In 2012, Kansas lawmakers cut income taxes in a bigger, faster, more dramatic way than any other state had done. And revenue from tax collections dropped like a rock, causing Kansas to enter a multi-year period of serious financial trouble.
In 2016, Kansans voted for a new Legislature. One-third of Kansas House and Senate seats turned over, and a supermajority of the newly-minted Legislature, Republicans and Democrats alike, voted to reverse much of the 2012 tax cut in a stunning rebuke to a sitting governor. Income tax receipts then returned to more normal levels and Kansas began to emerge from crisis mode.
What’s next? Will we go forward, or will we go back? That’s the fundamental question at the heart of the upcoming election contests for the governor’s office and every Kansas House seat. (Kansas Senate seats are not up for election until 2020.) How Kansans decide those races will determine whether our state has hope to adequately fund education, maintain high-quality roads, and invest in the future.
The two leading Republican candidates for governor would take us back. Kris Kobach openly promotes a return to the Sam Brownback tax cuts. Jeff Colyer is more circumspect, but of course as Brownback’s lieutenant governor, he was right there helping to create all the trouble in the first place.
Of 125 Kansas House members, 88 of them — 49 Republicans and 39 Democrats — voted to override Brownback’s veto and reverse the 2012 tax cuts, the key vote they must now defend when seeking re-election. Their opponents will derisively label that vote the largest tax increase in Kansas history, even though income tax rates remain lower today than in 2012. Already last fall, the Koch-funded Americans for Prosperity sent thousands and thousands of postcards into the districts of the legislators who supported the override, disparaging their vote. And Kansans will endure exponentially more political postcards between now and next November.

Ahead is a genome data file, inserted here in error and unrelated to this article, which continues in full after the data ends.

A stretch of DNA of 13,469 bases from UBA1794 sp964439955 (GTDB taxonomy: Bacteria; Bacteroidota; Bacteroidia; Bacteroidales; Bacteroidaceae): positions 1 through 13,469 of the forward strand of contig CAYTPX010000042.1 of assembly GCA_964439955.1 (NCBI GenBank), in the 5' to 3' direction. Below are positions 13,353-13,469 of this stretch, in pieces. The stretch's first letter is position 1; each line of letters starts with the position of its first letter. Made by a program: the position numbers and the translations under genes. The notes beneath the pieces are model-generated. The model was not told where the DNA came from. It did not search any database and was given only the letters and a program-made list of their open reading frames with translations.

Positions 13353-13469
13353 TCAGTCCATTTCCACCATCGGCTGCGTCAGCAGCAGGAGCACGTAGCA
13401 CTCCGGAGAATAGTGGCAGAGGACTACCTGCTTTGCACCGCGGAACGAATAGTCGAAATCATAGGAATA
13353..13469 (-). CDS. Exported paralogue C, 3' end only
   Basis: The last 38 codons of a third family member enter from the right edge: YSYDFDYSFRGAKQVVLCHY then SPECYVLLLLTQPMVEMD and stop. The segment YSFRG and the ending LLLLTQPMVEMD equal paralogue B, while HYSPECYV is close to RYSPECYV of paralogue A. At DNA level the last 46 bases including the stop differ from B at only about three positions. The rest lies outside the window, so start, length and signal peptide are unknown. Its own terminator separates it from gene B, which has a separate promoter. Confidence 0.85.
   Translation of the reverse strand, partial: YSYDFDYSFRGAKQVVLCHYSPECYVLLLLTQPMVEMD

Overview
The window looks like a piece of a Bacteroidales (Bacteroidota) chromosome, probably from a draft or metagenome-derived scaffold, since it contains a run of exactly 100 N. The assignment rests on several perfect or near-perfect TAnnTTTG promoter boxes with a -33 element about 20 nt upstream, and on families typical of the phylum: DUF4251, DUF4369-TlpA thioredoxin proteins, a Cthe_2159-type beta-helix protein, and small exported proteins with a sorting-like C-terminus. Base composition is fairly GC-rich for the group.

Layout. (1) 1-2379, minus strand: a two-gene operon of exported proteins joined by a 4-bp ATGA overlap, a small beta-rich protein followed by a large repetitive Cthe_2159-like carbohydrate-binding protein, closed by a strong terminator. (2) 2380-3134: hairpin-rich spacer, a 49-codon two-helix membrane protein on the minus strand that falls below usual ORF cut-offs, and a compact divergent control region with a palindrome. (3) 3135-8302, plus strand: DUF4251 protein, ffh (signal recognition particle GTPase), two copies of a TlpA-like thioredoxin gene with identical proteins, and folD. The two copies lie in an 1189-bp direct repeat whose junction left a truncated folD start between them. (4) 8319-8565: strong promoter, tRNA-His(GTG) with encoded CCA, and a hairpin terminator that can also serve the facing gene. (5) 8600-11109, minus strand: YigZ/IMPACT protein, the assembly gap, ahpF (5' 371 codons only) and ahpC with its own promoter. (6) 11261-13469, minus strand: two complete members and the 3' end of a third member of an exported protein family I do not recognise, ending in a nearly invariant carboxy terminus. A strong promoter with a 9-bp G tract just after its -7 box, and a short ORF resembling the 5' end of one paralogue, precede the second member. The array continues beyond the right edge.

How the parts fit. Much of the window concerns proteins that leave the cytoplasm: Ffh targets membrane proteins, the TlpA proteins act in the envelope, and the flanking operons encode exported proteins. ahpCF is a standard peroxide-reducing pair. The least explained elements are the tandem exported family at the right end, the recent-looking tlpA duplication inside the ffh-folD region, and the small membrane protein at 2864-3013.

Successfully changing the Legislature and reversing the tax cuts took a major bipartisan effort, but if lawmakers lose their seats because they voted to override Brownback’s veto, the positive gains for education and fiscal sanity will be fleeting. A Brownback-style governor, paired with a tax-cutting House, could easily take Kansas right back to the grim period from which we’re now just beginning to emerge.
Not even one year ago, our state was still mired in a damaging budget crisis, without enough income to pay the bills. The override vote brought Kansas out of immediate crisis and gave hope for better times, but Kansas still has a long way to go to regain financial health. Hundreds of millions of dollars continue to drain out of the highway fund each year to pay for something other than highways. KPERS payments have been delayed. Nine rounds of budget cuts have left state agencies struggling to meet reasonable service levels. The state’s rainy day fund stands at zero.
The 2016 elections changed the direction of Kansas, but the 2018 election cycle will be just as important in determining whether we keep working toward healing, or re-open the wound.
What will it be, Kansans? Did we gather a lesson from our five-year tax experiment?
Duane Goossen formerly served 12 years as Kansas budget director.